Difference between revisions of "Template:Gnamptogenys"

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(Created page with "Not much is known about the the biology of ''{{PAGENAME}}.'' We can speculate that the biology of this species is likely to be similar to other species of the genus. ''Gnamp...")
 
 
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Not much is known about the the biology of ''{{PAGENAME}}.'' We can speculate that the biology of this species is likely to be similar to other species of the genus.  
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Not much is known about the the biology of ''{{PAGENAME}}.'' We can speculate that the biology of this species is similar to other species of the genus. ''Gnamptogenys'' are predatory ponerine ants that inhabit tropical and subtropical mesic forests. Nesting is typically at ground level in rotten wood or leaf litter. Some exceptions include species that are arboreal, a dry forest species and species that nests in sandy savannahs. Colony size tends to be, at most, in the hundreds. Queens are the reproductives in most species. Worker reproduction is known from a few species in Southeastern Asia. Generalist predation is the primary foraging/dietary strategy. Specialization on specific groups (millipedes, beetles, other ants) has developed in a few species.
 
 
''Gnamptogenys'' are predatory ponerine ants that inhabit tropical and subtropical mesic forests. Nesting is typically at ground level in rotten wood or leaf litter. Some exceptions include species that are arboreal, a dry forest species and species that nests in sandy savannahs. Colony size tends to be, at most, in the hundreds. Queens are the reproductives in most species. Worker reproduction is known from a few species in Southeastern Asia. Generalist predation is the primary foraging/dietary strategy. Specialization on specific groups (millipedes, beetles, other ants) has developed in a few species.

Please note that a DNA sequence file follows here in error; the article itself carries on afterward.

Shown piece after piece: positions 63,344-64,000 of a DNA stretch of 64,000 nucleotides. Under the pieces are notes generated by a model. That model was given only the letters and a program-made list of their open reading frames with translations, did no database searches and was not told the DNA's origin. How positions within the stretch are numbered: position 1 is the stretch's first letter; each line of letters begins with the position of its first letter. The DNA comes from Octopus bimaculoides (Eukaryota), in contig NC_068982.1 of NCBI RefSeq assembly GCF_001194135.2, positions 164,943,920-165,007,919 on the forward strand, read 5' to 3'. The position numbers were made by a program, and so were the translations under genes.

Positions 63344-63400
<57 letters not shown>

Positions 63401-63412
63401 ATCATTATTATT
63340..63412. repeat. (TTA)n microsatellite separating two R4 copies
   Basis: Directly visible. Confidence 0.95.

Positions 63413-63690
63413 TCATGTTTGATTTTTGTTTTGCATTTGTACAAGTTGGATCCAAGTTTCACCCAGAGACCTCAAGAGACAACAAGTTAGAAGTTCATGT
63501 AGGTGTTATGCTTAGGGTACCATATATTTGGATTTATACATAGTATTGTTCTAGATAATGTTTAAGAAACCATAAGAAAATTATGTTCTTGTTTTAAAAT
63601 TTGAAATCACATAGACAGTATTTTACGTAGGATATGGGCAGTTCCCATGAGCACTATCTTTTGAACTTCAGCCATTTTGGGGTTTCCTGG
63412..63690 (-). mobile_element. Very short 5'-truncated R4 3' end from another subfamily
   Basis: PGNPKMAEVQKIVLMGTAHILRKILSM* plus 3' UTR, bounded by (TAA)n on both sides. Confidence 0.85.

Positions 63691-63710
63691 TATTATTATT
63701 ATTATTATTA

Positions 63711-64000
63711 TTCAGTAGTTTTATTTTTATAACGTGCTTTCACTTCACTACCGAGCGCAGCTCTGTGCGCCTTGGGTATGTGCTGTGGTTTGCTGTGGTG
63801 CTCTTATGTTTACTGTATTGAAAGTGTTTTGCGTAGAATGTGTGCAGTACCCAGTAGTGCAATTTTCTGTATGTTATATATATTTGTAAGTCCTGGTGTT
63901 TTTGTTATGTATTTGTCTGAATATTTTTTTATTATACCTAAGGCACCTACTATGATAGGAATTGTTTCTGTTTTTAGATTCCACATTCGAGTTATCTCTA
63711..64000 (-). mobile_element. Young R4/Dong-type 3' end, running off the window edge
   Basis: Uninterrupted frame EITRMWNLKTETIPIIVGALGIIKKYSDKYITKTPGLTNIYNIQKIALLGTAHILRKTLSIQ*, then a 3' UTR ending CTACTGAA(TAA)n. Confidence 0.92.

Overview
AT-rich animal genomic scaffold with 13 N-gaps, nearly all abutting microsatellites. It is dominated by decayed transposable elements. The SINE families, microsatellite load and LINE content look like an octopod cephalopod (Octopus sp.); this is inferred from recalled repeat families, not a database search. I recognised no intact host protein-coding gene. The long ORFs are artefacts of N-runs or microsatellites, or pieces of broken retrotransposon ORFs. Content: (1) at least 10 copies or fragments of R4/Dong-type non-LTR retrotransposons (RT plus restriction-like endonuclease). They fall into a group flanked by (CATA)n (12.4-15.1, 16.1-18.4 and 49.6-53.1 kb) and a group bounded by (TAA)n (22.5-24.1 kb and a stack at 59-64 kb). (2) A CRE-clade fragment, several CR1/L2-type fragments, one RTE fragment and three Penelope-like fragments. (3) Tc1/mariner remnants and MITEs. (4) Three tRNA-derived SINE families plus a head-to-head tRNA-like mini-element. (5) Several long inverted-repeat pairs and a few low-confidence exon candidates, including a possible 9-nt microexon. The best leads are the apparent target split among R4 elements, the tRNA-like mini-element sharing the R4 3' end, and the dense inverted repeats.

Latest revision as of 05:20, 22 September 2012

Not much is known about the the biology of Gnamptogenys. We can speculate that the biology of this species is similar to other species of the genus. Gnamptogenys are predatory ponerine ants that inhabit tropical and subtropical mesic forests. Nesting is typically at ground level in rotten wood or leaf litter. Some exceptions include species that are arboreal, a dry forest species and species that nests in sandy savannahs. Colony size tends to be, at most, in the hundreds. Queens are the reproductives in most species. Worker reproduction is known from a few species in Southeastern Asia. Generalist predation is the primary foraging/dietary strategy. Specialization on specific groups (millipedes, beetles, other ants) has developed in a few species.